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As much oxygen as you need

By Dave Armstrong - 03 Oct 2014 17:9:0 GMT
As much oxygen as you need

The only scuba gear needed in future could be the weights, or maybe we will be able to swim like the hawksbill? Scuba image; Credit: © Shutterstock

A cobalt-based organic molecule has just been specially created to absorb oxygen. Now how useful is that, you could say, when we need to absorb carbon dioxide rather than the molecule we respire! But the value of oxygen lies in releasing it where it’s needed. By rapidly or slowly absorbing it from either water or air, we can help large numbers of people who need oxygen. These would range from climbers and divers to the medical uses for much more needy lung patients and ex-smokers whose lungs are basically incompetent.

Denmark (the University of Southern Denmark in Odense) and Sydney University, Australia have contrived this chemical miracle. Many have attempted to solve the “rebreather” problem for divers, but a section of our sporting community will be very pleased to see this adapted for scuba, as well as deeper diving and mountaineering.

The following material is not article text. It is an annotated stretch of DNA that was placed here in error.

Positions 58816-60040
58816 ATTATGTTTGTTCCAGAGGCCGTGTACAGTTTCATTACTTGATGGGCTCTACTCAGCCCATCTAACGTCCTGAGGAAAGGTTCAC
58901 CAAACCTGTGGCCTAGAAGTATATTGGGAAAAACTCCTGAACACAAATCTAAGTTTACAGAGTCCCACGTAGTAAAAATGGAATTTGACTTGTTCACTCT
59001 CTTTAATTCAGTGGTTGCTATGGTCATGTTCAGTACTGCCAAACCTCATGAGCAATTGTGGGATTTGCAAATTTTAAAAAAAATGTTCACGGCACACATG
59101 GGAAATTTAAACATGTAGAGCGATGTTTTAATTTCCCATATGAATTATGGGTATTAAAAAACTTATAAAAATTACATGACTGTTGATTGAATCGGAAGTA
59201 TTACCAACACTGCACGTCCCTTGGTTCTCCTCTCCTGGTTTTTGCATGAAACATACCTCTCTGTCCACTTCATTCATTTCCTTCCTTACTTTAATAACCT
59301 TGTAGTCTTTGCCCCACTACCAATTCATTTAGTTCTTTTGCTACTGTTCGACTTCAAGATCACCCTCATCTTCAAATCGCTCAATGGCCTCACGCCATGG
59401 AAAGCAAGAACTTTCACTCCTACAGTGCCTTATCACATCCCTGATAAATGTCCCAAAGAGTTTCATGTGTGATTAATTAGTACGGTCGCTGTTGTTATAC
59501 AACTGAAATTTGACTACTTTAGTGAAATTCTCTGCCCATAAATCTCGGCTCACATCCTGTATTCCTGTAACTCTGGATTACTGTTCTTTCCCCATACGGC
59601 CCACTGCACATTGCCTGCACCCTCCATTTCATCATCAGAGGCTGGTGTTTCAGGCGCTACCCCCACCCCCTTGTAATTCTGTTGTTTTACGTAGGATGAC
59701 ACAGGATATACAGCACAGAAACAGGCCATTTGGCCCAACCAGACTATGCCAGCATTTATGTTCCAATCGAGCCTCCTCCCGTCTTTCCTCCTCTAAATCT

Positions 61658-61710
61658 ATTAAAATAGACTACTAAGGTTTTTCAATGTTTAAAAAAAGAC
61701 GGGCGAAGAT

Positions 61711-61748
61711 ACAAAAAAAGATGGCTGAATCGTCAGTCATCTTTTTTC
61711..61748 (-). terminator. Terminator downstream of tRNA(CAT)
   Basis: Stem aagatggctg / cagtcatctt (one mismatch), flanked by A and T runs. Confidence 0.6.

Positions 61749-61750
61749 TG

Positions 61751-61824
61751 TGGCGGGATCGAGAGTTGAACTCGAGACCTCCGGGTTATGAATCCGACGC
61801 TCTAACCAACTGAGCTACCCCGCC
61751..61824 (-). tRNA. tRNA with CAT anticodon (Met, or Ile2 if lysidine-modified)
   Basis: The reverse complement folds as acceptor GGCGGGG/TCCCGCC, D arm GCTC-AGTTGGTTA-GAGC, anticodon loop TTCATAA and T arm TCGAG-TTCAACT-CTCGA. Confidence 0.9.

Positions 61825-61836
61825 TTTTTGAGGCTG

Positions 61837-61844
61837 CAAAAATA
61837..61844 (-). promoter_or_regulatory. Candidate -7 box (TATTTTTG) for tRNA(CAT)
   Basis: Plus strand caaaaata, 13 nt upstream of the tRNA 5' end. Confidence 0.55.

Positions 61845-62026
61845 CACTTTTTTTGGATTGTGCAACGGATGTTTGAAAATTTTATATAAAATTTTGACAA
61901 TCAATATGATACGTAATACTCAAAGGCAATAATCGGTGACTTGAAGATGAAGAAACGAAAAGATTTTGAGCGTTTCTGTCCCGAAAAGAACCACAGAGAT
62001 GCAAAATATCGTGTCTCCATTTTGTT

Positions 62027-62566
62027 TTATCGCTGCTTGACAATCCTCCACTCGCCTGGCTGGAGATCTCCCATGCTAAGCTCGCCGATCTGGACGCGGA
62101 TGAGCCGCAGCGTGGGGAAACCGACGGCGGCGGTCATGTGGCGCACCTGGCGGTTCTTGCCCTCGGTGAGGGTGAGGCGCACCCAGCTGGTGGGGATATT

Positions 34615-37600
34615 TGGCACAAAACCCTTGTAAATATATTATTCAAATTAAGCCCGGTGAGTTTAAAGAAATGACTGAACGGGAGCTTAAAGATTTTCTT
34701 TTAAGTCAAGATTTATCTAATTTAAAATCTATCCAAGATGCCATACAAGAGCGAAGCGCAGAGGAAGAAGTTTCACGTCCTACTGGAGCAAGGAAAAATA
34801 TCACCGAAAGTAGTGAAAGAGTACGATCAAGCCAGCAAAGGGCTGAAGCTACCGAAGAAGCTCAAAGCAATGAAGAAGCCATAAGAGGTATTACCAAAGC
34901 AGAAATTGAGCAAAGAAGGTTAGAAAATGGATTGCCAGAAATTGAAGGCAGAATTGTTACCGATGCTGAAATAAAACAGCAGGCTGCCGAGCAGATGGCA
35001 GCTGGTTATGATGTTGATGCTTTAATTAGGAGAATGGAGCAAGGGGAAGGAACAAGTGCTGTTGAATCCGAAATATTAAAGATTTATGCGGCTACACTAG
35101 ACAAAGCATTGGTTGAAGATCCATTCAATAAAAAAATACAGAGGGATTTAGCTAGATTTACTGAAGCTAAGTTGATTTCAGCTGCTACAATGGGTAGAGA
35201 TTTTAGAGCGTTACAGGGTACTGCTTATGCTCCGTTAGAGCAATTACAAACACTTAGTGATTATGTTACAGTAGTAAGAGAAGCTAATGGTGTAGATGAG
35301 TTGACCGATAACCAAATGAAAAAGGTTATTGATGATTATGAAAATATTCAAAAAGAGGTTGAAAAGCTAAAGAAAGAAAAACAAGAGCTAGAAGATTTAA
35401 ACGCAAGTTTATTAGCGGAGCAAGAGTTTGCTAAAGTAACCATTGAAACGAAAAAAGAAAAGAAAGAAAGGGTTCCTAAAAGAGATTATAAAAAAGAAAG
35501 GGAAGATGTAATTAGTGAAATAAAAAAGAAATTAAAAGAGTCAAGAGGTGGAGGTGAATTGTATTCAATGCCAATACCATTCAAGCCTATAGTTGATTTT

Jonas Sundberg, Lisa J. Cameron, Peter D. Southon, Cameron J. Kepert and Christine J. McKenzie publish their paper as, “Oxygen chemisorption/desorption –“ in Chemical Science. They found the nitrate anions of the crystal can be rapidly replaced by O2 in the form of neutral dioxygen. At the same time water molecules are involved in several hydrations and re-hydrations. If you can focus, the crystal looks like this:

[{(bpbp)Co2II(NO3)}2(NH2bdc)] (NO3)2 * 2H2O" –yes we thought that, too.

The crystal could therefore act as the equivalent of a large oxygen tank. Professor McKenzie was found to exaggerate the amount of crystal required to absorb one room’s oxygen after a simple maths error. Instead of the claimed spoonful, a normal room would require a bucket of the stuff. She also refers to the new molecule as a solid artificial hemoglobin and it certainly fills the role.

That still means that bulky tanks do not need to be dragged around by sick people or even as “aqualung” tanks of oxygen. This product, when made commercially, will carry three times as much oxygen in the same volume and could be known as “Aquaman Crystals”, following the comic-obsessed youth of one of the team. A few crystals in fact provide for one breath and, underwater, would reabsorb sufficient oxygen near the surface to supply the diver with ample supply. Sounds great for snorkel use too, as he surface waters tend to be as interesting as the colourless depths.

The only requirement for releasing the precious gas would be to heat it, or quite conveniently for artificial photosynthetic cells, expose it to light. The latter idea is still under research, so the latest ways of utilising the enormous potential of photosynthesis may have to hang fire. Here was one group of researchers struggling last year towards the production of hydrogen from photosynthetic enzymes in Photosynthetic Solar Power.